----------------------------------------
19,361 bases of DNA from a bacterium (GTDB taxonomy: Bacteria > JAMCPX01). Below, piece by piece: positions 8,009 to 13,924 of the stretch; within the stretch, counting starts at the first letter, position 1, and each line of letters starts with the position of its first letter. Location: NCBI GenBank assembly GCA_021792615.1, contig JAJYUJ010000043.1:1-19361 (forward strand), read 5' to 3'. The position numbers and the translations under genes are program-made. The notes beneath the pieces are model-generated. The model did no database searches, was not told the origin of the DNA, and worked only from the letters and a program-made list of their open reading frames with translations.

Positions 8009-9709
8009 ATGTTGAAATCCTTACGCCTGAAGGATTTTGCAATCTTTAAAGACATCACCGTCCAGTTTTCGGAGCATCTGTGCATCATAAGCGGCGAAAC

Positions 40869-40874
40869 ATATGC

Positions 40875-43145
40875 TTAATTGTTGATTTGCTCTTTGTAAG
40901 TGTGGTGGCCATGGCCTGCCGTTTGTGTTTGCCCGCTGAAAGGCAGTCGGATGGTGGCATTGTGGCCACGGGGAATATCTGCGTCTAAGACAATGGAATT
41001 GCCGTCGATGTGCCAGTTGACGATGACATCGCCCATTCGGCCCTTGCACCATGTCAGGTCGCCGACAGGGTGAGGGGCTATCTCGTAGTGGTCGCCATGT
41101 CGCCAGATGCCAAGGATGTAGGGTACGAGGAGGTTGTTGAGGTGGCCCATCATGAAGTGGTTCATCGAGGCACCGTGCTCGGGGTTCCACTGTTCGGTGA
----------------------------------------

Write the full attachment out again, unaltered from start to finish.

19,361 bases of DNA from a bacterium (GTDB taxonomy: Bacteria > JAMCPX01). Below, piece by piece: positions 8,009 to 13,924 of the stretch; within the stretch, counting starts at the first letter, position 1, and each line of letters starts with the position of its first letter. Location: NCBI GenBank assembly GCA_021792615.1, contig JAJYUJ010000043.1:1-19361 (forward strand), read 5' to 3'. The position numbers and the translations under genes are program-made. The notes beneath the pieces are model-generated. The model did no database searches, was not told the origin of the DNA, and worked only from the letters and a program-made list of their open reading frames with translations.

Positions 8009-9709
8009 ATGTTGAAATCCTTACGCCTGAAGGATTTTGCAATCTTTAAAGACATCACCGTCCAGTTTTCGGAGCATCTGTGCATCATAAGCGGCGAAAC

Positions 40869-40874
40869 ATATGC

Positions 40875-43145
40875 TTAATTGTTGATTTGCTCTTTGTAAG
40901 TGTGGTGGCCATGGCCTGCCGTTTGTGTTTGCCCGCTGAAAGGCAGTCGGATGGTGGCATTGTGGCCACGGGGAATATCTGCGTCTAAGACAATGGAATT
41001 GCCGTCGATGTGCCAGTTGACGATGACATCGCCCATTCGGCCCTTGCACCATGTCAGGTCGCCGACAGGGTGAGGGGCTATCTCGTAGTGGTCGCCATGT
41101 CGCCAGATGCCAAGGATGTAGGGTACGAGGAGGTTGTTGAGGTGGCCCATCATGAAGTGGTTCATCGAGGCACCGTGCTCGGGGTTCCACTGTTCGGTGA